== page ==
Hwang Pyong So must be feeling pretty good about himself right now. At the latest Supreme People’s Assembly meeting, he was made vice chairman of the National Defense Commission. This was after his promotion to director of the General Political Bureau of the Korean People’s Army, making him the top political officer in the military. In a country where there is supposed to be no No. 2 official, he is called the second-most powerful figure.
Now he has crossed the border into South Korea on a one-day, short-notice trip, triggering hopes of reconciliation between the arch-rival republics—and heightening speculation about the fate of Kim Jong Un, North Korea’s young supremo, who has not been seen in public since September 3.
Kim Jong Un, the North Korean leader who has mysteriously been missing from the public eye for almost a month, sparking rumours covering every possibility from a stroke to a coup d’etat, is merely recovering from ankle surgery, a South Korean newspaper claims.
Kim had fractured both of his ankles and had surgery in Pyongyang in the middle of September to treat them, the Chosun Ilbo, South Korea’s largest newspaper, reported citing an unnamed source.
“I heard that Kim Jong Un injured his right ankle in June after pushing ahead with on-site visits and ended up fracturing both ankles because he left the injury unattended,” the source was quoted as saying, adding that he had the operation at the Bonghwa Clinic, an exclusive hospital for high-ranking party members. Continue reading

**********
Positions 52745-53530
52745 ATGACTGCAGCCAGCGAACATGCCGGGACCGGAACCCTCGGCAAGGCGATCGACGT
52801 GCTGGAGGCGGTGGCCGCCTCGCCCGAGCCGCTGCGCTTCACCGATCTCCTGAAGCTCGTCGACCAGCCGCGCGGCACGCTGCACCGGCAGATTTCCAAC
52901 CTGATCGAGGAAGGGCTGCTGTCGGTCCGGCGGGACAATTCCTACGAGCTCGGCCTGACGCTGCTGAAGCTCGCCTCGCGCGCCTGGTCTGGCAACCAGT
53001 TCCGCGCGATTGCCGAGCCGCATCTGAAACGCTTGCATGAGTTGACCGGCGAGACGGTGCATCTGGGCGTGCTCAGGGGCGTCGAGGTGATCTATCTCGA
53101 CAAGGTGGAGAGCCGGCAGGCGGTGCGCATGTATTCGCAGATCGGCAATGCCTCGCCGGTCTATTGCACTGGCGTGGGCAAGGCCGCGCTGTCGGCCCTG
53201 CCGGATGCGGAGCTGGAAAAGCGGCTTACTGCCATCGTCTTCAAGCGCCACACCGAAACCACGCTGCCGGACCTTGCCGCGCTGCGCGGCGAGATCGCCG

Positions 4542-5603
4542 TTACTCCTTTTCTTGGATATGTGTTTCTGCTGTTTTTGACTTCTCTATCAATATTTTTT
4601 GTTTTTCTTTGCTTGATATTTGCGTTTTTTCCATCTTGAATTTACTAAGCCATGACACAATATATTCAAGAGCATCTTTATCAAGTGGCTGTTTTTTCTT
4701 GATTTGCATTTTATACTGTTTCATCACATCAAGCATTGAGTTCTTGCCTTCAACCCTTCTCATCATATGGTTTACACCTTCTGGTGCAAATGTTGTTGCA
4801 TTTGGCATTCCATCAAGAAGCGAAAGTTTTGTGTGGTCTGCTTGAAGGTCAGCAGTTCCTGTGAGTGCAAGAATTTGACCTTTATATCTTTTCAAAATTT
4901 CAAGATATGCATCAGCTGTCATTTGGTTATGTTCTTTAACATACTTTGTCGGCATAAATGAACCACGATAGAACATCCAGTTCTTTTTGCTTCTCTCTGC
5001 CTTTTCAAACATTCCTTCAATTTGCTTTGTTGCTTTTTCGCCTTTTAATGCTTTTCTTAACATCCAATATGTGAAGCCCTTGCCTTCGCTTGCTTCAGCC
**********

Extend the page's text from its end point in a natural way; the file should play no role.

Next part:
North Korea has recently deployed dozens of attack helicopters near its disputed sea border with South Korea, media reports said Tuesday, as both sides strengthen their military presence in the area.
The North has posted some 50 helicopters to Taetan and Nuchon air bases near the Yellow Sea, Yonhap news agency and other media reported, citing unidentified Seoul officials.
They include upgraded versions of the North’s Mi-2 helicopters as well as Mi-4 and Mi-8 models imported from the Soviet Union decades ago, it said, adding some were armed with machine guns and rockets.
“These choppers are being used for ground attacks and high-speed mobility forces exercises,” Yonhap quoted an official as saying.
Helicopters from the two bases could reach the South’s frontline island of Baengnyeong within two or three minutes, Chosun Ilbo newspaper said.
Full article: North Korea puts attack choppers near border: reports (Defencetalk)
Obama will tour the Demilitarised Zone (DMZ) during his visit to attend the March 26-27 Seoul Nuclear Security Summit, Chosun Ilbo newspaper cited a diplomatic source as saying.
“Obama is expected to… comment on North Korea issues and may make a speech regarding the global community’s concerns on the North and the US’s determination to support the South-US alliance,” said the source.
Full article: Obama to visit tense border with N. Korea: reports (The China Post)